Giovanni Pierluigi da Palestrina
(c. 1525—1594) Italian composer
(b Palestrina, nr. Rome, c.1525; d Rome, 1594).
It. composer who took his name from his birthplace. Chorister at S. Maria Maggiore, Rome, in 1537. Studied in Rome c.1540. Organist and choirmaster, Palestrina, 1544. In 1550 the Bishop became Pope Julius III and in 1551 summoned Palestrina to Rome as choirmaster of Cappella Giulia, a nursery for Sistine Choir. The following year Palestrina published his first book of Masses. In 1555 a new Pope, Paul IV, dismissed Palestrina and two others from the Sistine Choir because they were married. Palestrina was appointed choirmaster of St John Lateran in 1555 in succession to Lassus. For this church he wrote his Lamentations. He resigned in 1560 over dissatisfaction with the way the choirboys were fed, becoming choirmaster of S. Maria Maggiore in 1561. He pubd. his first book of motets 2 years later. In 1567 he resigned to enter service of Cardinal Ippolito d'Este, having become dissatisfied with the papal reforms of church mus. which rendered 2 of his masses unliturgical because they contained words foreign to the mass. In addition, others of his masses incl. secular songs, such as L'Homme armé. The cardinal kept a mus. establishment at his palace in Tivoli (the Villa d'Este). In 1571 Palestrina became dir. of the Cappella Giulia. Over the next few years he lost both his sons and his wife through epidemics and decided to become a priest. But after a few weeks he changed his mind and married again, his new wife being the rich widow of a fur merchant. Palestrina formed a partnership with one of the men in the business and made a fortune which enabled him in the last 13 years of his life to publish 16 colls. of his mus.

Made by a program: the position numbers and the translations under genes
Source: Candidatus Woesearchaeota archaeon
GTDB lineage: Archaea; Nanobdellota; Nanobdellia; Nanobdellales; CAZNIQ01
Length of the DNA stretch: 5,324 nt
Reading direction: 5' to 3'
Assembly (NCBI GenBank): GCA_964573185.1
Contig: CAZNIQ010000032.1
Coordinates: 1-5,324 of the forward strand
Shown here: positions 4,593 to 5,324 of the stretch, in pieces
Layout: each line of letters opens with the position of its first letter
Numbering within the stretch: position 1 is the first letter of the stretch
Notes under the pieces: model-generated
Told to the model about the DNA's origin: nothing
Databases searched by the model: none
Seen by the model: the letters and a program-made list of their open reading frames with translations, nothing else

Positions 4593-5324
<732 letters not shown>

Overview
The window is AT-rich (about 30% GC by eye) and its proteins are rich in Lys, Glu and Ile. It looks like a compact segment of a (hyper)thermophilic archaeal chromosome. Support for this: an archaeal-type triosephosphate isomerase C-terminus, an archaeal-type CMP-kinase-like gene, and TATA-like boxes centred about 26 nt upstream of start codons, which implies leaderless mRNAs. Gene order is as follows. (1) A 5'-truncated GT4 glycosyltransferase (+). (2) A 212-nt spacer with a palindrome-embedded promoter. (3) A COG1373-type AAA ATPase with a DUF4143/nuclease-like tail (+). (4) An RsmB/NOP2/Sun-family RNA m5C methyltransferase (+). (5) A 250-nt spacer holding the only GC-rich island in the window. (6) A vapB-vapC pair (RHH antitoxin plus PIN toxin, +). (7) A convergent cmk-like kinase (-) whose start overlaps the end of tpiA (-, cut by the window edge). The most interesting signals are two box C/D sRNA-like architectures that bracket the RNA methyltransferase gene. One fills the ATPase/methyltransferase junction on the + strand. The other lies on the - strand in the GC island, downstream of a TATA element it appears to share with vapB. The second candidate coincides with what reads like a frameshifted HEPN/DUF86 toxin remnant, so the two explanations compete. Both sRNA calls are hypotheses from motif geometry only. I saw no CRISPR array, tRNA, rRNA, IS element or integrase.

Palestrina's mus. is marked by flowing, smooth lines and a rich beauty of sound in the way vv. are blended. He had neither the range nor the inventiveness of Byrd and Lassus, but the skill with which his sacred works are based on the secular madrigal gives his mus. special characteristics which are greatly admired. His works incl.:
4 for 8 vv.; 22 for 6 vv. (incl. Missa Papae Marcelli and Hexachord Mass); 39 for 4 vv. (incl. Missa brevis, 1570); 29 for 5 vv. (incl. L'Homme armé).
6 for 12 vv. (incl. Stabat Mater); 56 for 8 vv.; 2 for 7 vv.; 34 for 6 vv.; 79 for 5 vv.; 67 for 4 vv.; 29 settings for 4 vv. from the Song of Solomon.
2 for 8 vv.; 4 for 4 vv.
35 on the 8 tones.
Hymns for 4 vv.; Offertories for 5 vv.; Lamentations for 4 vv.; Psalms for 12 vv.; Litanies; Antiphon; Sacred Madrigals for 5, 4, and 3 vv.; Secular Madrigals.